Collecting child support from out-of-state parents

La Crosse divorce lawyer: parent moving out of state

When a divorced parent decides to move out-of-state, child support payments rank along with custody and visitation at the top of concerns--especially for the parent receiving the child support payment.

Moving out of state does not relieve a parent of making his or her child support payments. “The payer has an obligation to keep paying,” said attorney Maureen Kinney.

In Wisconsin, employers collect 98 percent of child support payments from employees’ wages, sending the money directly to the Wisconsin Support Collections Trust Fund. Payments are then transferred electronically each month to the custodial parent’s account or debit card.

The trust fund, designed to ensure noncustodial parents pay their court-ordered support, was created as a part of the national welfare reform law in the Clinton Administration.

States that receive federal money for programs like food stamps were required to adopt the Uniform Reciprocal Enforcement Of Support Act, which requires states to enforce each other’s court orders.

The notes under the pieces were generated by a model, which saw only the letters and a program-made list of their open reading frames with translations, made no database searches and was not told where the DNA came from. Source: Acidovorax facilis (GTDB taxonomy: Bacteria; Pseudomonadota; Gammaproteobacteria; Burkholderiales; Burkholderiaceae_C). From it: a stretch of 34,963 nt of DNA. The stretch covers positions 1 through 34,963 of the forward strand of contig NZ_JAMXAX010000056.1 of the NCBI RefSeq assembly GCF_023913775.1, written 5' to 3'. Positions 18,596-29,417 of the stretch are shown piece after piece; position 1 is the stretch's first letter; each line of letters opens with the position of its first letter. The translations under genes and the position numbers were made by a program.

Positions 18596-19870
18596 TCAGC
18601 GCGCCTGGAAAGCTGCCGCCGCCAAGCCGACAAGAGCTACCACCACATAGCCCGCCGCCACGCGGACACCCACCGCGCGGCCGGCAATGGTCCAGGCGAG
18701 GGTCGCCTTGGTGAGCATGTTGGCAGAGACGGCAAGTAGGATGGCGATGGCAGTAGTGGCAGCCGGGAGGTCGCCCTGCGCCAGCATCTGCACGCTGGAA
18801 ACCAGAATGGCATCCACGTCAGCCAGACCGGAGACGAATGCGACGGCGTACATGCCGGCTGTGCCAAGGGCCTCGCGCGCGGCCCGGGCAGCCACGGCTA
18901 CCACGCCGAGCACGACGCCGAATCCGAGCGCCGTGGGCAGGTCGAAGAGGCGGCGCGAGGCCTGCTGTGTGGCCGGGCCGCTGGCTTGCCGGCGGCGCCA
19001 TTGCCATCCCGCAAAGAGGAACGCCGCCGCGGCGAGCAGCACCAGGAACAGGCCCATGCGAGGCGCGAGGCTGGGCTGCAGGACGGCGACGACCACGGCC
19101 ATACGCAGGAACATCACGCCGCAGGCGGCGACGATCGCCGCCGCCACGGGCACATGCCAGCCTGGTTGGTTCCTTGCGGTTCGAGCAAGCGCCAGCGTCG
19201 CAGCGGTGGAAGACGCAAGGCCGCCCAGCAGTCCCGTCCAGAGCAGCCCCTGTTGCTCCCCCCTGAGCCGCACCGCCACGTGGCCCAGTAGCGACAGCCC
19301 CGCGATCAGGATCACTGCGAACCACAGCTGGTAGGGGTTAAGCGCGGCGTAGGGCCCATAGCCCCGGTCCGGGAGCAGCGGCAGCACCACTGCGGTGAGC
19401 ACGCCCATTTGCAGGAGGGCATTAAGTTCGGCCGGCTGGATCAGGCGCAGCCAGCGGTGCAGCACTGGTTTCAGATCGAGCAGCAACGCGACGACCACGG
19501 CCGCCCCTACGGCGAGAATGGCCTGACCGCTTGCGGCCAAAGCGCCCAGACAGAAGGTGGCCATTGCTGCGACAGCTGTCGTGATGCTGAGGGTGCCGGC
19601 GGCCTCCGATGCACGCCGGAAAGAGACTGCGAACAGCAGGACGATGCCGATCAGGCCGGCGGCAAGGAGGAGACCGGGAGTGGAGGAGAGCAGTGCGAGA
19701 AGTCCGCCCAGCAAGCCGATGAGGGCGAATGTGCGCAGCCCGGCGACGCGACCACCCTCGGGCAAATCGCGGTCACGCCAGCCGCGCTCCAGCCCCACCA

"When the payer changes employment, the old employer stops withholding money,” she said. “It is the payer’s responsibility to notify a new employer and to begin withholding even when moving out of state. If the new employer does not know about the wage assignment, he or she will not know to send the money to the fund. But that doesn’t mean the paying parent no longer owes it.”

The local child support agency pursues collection from parents delinquent on their child support obligations whether in Wisconsin or another state. The states are supposed to cooperate and most do so, knowing that they will have the same need to track down money from parents who have moved elsewhere.

Some states are more cooperative than others in working with another state. But in even the most helpful state, “It takes time to get that money from parents in other states,” Kinney said.

Interest is charged for delinquent payments at 1 percent a month or 12 percent a year. “Still, accumulating interest charges don’t help the kids,” she said.

La Crosse Divorce LawyerFor more information on collecting child support in Wisconsin, contact Maureen Kinney at 608-784-5678. 


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